The Memory Tree honors victims of the terrible famine that wiped out a third of the country's population a century ago. That same fickle, self-serving politics by Lebanon’s rulers has now plunged the country into a spiraling socioeconomic crisis, which is pushing people into hunger once again.
In an increasingly inhospitable Lebanon, Syrian refugees are often told to “go back home.” Home, they say, is all they dream of in their harsh exile beset by winter and exploitation.
Finding freedom, Maronites promptly feuded with each other — victims of neither empire nor Islam, but of themselves. For centuries, chieftains fought chieftains and factions fought factions.
With Lebanon’s political class promising that untold riches were right around the corner, Hezbollah, apparently, did not wish to be the proverbial skunk at the garden party.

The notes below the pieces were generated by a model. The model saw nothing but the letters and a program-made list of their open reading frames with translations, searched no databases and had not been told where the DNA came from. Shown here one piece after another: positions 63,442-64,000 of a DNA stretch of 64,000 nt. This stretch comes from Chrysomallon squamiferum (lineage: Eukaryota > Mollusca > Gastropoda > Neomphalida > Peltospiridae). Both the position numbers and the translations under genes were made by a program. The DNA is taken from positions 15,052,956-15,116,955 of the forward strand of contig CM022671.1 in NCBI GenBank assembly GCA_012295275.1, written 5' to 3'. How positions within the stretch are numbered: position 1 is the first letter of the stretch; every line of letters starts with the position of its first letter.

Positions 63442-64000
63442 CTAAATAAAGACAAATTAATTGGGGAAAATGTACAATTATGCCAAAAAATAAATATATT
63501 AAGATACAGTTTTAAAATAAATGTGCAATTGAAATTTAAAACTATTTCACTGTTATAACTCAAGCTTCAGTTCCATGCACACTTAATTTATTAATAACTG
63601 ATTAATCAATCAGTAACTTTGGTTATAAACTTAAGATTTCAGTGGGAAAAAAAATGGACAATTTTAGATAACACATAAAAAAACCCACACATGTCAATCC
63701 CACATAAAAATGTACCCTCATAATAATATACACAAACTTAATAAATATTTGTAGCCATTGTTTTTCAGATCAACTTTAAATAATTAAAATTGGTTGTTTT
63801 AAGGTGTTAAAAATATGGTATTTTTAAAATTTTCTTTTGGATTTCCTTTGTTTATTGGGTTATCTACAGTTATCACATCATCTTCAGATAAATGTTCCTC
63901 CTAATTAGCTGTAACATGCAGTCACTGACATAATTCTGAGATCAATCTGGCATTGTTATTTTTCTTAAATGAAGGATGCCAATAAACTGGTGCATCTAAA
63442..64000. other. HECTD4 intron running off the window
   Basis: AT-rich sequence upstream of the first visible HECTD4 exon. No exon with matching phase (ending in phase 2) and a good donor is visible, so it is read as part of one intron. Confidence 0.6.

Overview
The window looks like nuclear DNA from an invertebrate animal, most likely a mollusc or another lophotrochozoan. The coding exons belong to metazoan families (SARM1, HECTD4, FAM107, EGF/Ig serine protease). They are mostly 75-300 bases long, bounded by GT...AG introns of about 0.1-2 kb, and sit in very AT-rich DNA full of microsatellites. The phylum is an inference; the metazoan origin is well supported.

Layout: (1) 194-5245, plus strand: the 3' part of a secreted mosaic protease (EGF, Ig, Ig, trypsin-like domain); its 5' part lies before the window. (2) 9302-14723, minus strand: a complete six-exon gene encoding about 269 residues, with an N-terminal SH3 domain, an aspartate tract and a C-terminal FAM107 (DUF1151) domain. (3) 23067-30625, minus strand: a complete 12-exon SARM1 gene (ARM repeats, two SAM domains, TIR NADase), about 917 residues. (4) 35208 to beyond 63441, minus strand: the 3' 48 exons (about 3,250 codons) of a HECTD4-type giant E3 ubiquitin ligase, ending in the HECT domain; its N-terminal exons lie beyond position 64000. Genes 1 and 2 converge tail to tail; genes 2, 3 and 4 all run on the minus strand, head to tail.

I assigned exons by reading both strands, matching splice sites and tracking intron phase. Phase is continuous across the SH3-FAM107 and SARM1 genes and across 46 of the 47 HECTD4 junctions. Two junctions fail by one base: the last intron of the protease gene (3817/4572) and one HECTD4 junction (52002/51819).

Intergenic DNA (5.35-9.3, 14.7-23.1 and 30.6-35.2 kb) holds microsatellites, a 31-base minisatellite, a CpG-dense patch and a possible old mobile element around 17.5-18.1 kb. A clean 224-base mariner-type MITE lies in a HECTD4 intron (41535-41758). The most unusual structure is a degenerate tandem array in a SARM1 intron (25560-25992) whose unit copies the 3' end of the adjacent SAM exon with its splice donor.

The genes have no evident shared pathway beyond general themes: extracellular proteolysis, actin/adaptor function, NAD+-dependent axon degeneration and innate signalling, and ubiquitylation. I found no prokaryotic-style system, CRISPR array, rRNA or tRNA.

Robert Fisk championed the underdog. He empathized with the victim. But those labels were applied solely on his terms. His views ran contrary to what I saw as a genuine yearning for decency and democracy.
Chehab’s central idea – replace the missing sultanate with a modern nation-state and a government guided by the consent of the governed – remained fixed in the minds of his most fervent supporters. Yet even they found themselves either exiled or politically marginalized within Lebanon.
Many people were baffled when President Michel Aoun recently said at a press conference that Lebanon could be on its way to hell. I, too, was baffled. How can we be on our way to hell if we had already arrived months ago?